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Meet The Maker: Adela Antoinette

Yelp is all about connecting people with great local businesses, and we recognize that these businesses — led by artisans, doers and creators of all kinds — are the lifeblood of our communities. Behind every business is a great story. The Tucson Makers + Shakers blog series showcases local makers, artisans and innovators. Find out what makes them tick and discover why they love being in business in Tucson.

If you’re not following Adela Antoinette Navarrette on Instagram (@CactiOasis) or checking out her art shows, you need to be! Her watercolor cactus illustrations and patterns are beautiful, fun, colorful representations of this gorgeous desert we live in. We were lucky enough to get to talk with her during this busy holiday season and gain some insight on her process. We’ve loved having Adela’s extraordinary face painting services at various Yelp community events over the years and are so excited about her newest artistic venture! 

How did you get your start?

I loved having my face and body painting business and being able to meet people through that medium. I’ve graduated to doing more illustration work, that’s what I got my degree in and what I have a passion for. My professor at UA, David Christiana, was very influential to me and was my mentor while I was there. I thought I wanted to get a degree in animation and he asked if I wanted to animate other people’s work or if I wanted to be the creator. I had a lot of thinking to do and I decided drawing and illustrating was where I wanted to be. I was pushed into a show in March of this year at Crooked Tooth Brewery. My friend David Contreras did a show there the month before and had a very successful turnout. He’s a very motivated person who also motivates others. He told me I needed to do this show. I kept pushing him off thinking I wasn’t ready. I finally decided to do it. I created a whole line of work called Cacti Oasis which is what I’m selling now. The point of the show was for me to try to get the cacti stuff out of my system; I wanted to paint all the stuff I wanted to paint and had ideas for. In school you can’t really produce all the stuff you want, you’re learning about different mediums and doing assignments. I thought I would move on from the cactus, but that didn’t happen and I’m glad for that. I did acrylic on wood, watercolor, and oil painting and found what I really enjoyed was the watercolor and woodwork. I sold 8 pieces at that show and I felt really successful. I found out what people like, and what I like doing, and what I was passionate about doing. I have been working on a lot of pattern work as well, and eventually want to translate that to fabric. I had a show in September showcasing some of the patterns I created.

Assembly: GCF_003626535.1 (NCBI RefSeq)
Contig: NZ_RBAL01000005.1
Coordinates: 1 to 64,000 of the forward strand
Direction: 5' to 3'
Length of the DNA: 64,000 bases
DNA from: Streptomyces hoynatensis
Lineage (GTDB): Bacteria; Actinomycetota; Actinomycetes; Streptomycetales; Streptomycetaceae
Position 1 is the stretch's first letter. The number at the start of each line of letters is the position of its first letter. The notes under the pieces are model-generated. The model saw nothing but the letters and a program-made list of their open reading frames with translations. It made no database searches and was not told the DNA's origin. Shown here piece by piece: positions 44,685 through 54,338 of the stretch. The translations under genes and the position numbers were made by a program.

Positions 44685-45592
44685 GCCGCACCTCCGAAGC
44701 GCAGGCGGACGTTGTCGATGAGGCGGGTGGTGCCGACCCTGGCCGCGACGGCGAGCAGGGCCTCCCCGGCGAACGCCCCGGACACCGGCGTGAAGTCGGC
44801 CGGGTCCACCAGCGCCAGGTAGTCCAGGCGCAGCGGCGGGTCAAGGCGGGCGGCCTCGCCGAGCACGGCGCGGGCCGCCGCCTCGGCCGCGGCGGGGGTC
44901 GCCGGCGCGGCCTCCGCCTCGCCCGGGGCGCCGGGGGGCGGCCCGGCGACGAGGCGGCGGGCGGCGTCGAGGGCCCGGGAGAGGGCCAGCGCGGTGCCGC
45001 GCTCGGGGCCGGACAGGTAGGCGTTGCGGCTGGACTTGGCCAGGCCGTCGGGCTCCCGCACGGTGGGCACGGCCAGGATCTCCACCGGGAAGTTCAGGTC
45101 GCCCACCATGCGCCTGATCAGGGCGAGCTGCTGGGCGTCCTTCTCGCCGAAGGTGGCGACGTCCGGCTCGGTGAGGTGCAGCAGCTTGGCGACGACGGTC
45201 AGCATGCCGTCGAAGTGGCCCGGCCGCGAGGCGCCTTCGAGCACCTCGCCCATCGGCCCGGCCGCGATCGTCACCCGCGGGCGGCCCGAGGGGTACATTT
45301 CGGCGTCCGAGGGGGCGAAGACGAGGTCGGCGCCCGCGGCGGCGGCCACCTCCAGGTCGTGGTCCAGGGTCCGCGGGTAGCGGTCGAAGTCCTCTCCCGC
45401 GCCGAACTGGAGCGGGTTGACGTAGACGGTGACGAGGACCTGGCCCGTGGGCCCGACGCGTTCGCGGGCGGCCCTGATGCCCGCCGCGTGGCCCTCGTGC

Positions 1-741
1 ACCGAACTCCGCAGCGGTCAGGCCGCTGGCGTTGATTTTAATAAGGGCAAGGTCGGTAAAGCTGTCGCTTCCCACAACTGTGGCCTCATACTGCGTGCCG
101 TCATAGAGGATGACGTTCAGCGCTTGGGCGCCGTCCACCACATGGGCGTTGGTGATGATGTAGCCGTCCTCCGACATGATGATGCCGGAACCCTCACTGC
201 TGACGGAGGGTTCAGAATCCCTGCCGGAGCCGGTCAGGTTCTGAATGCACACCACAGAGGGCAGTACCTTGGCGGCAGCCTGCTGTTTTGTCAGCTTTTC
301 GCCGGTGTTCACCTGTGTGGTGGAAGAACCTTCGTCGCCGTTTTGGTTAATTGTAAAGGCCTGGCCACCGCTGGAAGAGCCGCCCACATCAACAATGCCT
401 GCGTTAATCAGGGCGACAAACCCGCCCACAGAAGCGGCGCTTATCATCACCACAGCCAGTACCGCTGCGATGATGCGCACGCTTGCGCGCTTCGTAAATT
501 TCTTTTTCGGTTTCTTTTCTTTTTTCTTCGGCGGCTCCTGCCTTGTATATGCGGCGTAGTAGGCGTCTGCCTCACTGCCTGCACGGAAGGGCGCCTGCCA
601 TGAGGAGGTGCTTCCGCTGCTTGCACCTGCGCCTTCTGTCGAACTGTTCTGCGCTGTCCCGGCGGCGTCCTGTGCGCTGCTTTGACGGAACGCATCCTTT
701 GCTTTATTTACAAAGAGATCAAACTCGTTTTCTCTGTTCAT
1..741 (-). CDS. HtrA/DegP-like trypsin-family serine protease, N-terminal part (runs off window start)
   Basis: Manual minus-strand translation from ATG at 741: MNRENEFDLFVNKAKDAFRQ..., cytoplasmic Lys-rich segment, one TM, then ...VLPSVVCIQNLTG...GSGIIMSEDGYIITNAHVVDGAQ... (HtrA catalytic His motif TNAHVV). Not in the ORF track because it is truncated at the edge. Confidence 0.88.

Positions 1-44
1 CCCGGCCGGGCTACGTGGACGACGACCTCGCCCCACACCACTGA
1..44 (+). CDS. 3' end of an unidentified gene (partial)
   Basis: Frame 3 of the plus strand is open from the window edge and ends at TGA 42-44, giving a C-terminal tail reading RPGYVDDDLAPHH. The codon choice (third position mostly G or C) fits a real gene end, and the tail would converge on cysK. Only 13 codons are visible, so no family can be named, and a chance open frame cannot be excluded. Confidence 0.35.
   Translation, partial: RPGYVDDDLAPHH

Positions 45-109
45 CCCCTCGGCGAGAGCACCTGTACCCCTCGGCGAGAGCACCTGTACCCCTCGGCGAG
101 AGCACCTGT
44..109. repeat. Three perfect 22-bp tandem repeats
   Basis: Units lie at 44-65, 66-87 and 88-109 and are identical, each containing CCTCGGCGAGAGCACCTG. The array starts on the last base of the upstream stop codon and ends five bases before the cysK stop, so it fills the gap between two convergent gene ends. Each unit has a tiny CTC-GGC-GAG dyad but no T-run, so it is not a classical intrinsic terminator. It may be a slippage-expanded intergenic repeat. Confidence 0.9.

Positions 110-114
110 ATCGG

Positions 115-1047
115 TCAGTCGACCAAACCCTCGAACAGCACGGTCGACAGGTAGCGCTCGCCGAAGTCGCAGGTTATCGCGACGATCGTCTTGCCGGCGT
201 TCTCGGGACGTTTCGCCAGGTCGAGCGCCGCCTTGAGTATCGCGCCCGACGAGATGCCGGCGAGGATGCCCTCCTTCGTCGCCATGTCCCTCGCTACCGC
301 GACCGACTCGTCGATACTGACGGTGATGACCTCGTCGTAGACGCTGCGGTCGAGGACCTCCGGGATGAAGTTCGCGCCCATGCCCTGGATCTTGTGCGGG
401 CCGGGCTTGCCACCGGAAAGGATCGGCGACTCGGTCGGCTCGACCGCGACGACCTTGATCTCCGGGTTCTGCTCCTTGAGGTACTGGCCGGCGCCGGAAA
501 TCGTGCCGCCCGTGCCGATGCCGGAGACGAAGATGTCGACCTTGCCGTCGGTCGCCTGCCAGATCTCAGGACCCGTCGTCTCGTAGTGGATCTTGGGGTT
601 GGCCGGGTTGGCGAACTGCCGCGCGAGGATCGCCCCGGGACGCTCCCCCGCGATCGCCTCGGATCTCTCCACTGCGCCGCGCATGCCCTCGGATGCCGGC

What was the moment you knew your brand had to happen?

I think it was definitely after the show at Crooked Tooth. I think when I was taking down the series and wrapping up the pieces that sold to give to the people that bought them, the wheels were turning in my head. Changing up my website and starting the Instagram for my brand, Cacti Oasis, really helped as well.

What has been your biggest challenge?

Recently my biggest challenge has been trying to figure out what, as products, to present. I think that having prints is great, but at the same time everything is still new to me as far as selling merchandise and I’m not sure what sells. As far as gallery work I kind of know because I’ve been doing that for the last few years. I’m not sure what to order: do I need more buttons, more Christmas cards, more stickers? My business license is also a challenge, I’ve been trying to really learn the business aspect of having an art brand. They don’t teach you that much about it in art school. It’s one of those things a lot of other artists don’t really know about, unless they’ve gone through it, so I’ve been reaching out to other artists for advice. I want to learn all the stuff I can and then pay it forward so I can help other artists.